Project Number 1: Decorative Door Wreath

Hi Everyone! It's me, Christine! I'm going to keep this post high level on purpose. Later, I will upload details on specifics related to drawing or cutting in other dedicated posts, but I'm too excited about my initial results to slow down and explain every bit right now. Join me in my first adventure with this fun wreath project.

Quick Stats

  • Metal Interior Size: 15-inch diameter
  • Machine Tool: MAD 4' x 4' CNC Plasma Table
  • Plasma Power Supply: Hypertherm Powermax 85
  • Consumables: Fine Cut
  • Material: 16 Ga (0.0595") Steel
  • Level of expertise: I'm a beginner (or lower. Should we say lowest?)

Project Inspiration

I really love front door wreaths. However, we get a lot of direct sunlight, and, therefore, UV light pounding our front door. I’ve had a few wreaths literally crumble from the pressure. Enter super-wreaths. Made of steel and powder coated, they are durable and quite stylish.

My favorite kind included letters that weren’t cut out (i.e., the metal for the letter remains), and swirly, looping monogram font. As a side note, you can get great free for use commercial fonts from sites like FontSquirrel. Okay, let's build one of these things!

Wreath Specifications

Well, what size should I make my little life raft? That depends on the size of your door, with a larger door requiring a larger wreath. Commonly a wreath looks good when it is between 18" to 24" wide hung approximately 14 inches from the top of the standard 36" door. For a wreath I picked up at the art supply store, this means I needed to fill a circle approximately 15" in diameter. Well, 15" sounds like a reasonable number - let's go with it.

Step 1: The Beginner Inkscape User

Good news, everyone! Inkscape, a drawing program, is free! It also saves the files in an .SVG format, which is one of the file formats that Sheetcam supports. Sheetcam can import a bunch of file types, but .SVG and .DXF files are the most common. After watching a few Inkscape beginner videos on YouTube, I tried to sketch my wreath inlay. Hilarity ensued as I tried and repeatedly failed! It was funny because even after watching videos, I couldn’t quite replicate those designs. My initial idea for a Caesar style wreath of two semi-circles of leaves was a bust.

It lacks a certain finesse that the example images I found portray. My leaves are too chubby, and the joints between the surround and the monogram letter hide definition that I want in a finished part. As I gain more skill, this design may be revisited in another blog post.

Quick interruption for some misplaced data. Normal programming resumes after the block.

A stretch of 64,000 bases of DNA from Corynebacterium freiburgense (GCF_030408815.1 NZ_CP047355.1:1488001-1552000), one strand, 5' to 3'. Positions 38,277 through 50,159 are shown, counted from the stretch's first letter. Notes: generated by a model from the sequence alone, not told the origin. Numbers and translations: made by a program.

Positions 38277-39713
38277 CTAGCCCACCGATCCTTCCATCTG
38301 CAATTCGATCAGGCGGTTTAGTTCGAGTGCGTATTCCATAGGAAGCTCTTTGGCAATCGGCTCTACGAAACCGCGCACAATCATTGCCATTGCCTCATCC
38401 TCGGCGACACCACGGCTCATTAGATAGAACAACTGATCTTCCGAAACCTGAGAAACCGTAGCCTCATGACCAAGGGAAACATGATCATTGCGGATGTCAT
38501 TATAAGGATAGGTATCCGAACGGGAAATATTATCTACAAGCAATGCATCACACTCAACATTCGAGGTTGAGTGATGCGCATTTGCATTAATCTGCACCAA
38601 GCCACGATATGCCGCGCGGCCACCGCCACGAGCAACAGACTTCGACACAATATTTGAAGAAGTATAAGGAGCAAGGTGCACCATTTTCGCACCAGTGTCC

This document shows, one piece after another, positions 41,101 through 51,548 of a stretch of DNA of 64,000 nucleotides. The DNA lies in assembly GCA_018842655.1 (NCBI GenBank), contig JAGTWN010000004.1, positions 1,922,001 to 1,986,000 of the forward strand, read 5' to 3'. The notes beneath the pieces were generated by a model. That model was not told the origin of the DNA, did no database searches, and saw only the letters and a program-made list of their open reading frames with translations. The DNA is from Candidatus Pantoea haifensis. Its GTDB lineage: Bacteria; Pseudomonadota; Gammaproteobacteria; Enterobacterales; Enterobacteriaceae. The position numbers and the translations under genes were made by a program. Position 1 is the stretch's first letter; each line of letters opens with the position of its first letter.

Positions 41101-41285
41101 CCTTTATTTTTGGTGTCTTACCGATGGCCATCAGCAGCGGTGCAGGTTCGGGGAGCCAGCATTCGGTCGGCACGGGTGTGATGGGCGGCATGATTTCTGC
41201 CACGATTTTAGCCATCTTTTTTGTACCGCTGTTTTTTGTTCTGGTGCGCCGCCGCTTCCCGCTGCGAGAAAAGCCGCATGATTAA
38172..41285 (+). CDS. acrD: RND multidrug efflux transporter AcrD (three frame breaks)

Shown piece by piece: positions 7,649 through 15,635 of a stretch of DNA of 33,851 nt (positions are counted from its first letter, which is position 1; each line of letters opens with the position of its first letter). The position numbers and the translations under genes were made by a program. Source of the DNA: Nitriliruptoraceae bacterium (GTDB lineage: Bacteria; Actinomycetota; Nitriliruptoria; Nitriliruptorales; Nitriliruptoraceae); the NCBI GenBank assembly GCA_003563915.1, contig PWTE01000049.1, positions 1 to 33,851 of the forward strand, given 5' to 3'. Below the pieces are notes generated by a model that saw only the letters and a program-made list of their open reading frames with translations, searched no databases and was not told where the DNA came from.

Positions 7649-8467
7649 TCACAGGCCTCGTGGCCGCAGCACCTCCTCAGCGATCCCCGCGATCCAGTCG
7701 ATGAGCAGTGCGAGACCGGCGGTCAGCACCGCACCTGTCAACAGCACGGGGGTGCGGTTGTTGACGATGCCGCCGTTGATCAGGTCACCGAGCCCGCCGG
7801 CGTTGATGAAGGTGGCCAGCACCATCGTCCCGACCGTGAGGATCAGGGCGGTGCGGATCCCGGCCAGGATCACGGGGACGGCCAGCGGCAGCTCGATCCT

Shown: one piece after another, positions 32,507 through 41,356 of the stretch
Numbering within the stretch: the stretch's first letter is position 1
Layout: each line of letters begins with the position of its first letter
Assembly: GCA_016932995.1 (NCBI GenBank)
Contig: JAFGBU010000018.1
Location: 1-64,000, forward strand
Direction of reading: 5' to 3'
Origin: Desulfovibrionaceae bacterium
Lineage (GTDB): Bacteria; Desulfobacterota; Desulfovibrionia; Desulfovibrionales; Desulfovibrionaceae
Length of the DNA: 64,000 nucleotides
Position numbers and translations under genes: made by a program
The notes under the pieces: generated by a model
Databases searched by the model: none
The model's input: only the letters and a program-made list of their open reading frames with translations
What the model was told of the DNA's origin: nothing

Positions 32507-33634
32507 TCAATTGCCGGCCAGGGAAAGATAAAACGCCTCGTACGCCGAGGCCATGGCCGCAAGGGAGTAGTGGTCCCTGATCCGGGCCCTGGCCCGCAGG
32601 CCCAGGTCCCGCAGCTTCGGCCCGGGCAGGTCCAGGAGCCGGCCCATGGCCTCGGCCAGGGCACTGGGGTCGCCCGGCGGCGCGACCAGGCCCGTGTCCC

After these contrived attempts, I forged my own way. I started with three concentric circles with differing widths which were then aligned. A rectangle then bisected the circles. Text was placed into the center and the whole thing was "unioned." The hardest part was learning the rotate and skew functions in Inkscape. In fact, it was tricky enough for a novice I’ll demonstrate the process in the upcoming video. This combination of steps made the rings surrounding the wreath inlay. By making them fairly large, they could easily be attached to an off the shelf floral wreath of ones choosing with ribbon or wire.

Crucially, the file was finally saved as a plain .SVG file, not an Inkscape .SVG file. This is important! It took a little while for me to figure out that Inkscape's native .SVG was not supported in Sheetcam. Now, it’s ready to be tooled up before cutting.

Step 2: Sheetcam

Our tech guy showed me the basics of Sheetcam and we tooled it up easily. Because Sheetcam found the outer cut path and the inner contours, we did not setup layers. I clicked a few buttons following Bob's video and had a file of text that I didn't really understand. To the machine, apparently!

Step 3: Cut

With the plasma table turned on and my work offset chosen near the front left of my sheet, we were ready to cut! Being my first part, I was impressed with how it turned out.

Step 4: Profit! I Mean Paint!

After filing down the dross on the back of the part, it was ready for paint. I handed it off to our powder coaters and BAM; it’s a gorgeous silver! I haven’t powder coated anything. Ever. So, for this first project, I deemed it best to leave it to the professionals. In another blog post, I may tackle powder coating.

In case you don’t have access to your own powder coaters, the parts can be cleaned with a degreaser and spray painted. Check out this gorgeous teacher’s gift that was created by Sarah on a MAD CNC Plasma table:

Final Thoughts

I love this wreath! It really is versatile and I’m quite proud of the design. Show off your work on our website by sending it to me at WomenThatFab@jd2.com or on Instagram (jdsquaredinc #wtfjd2).

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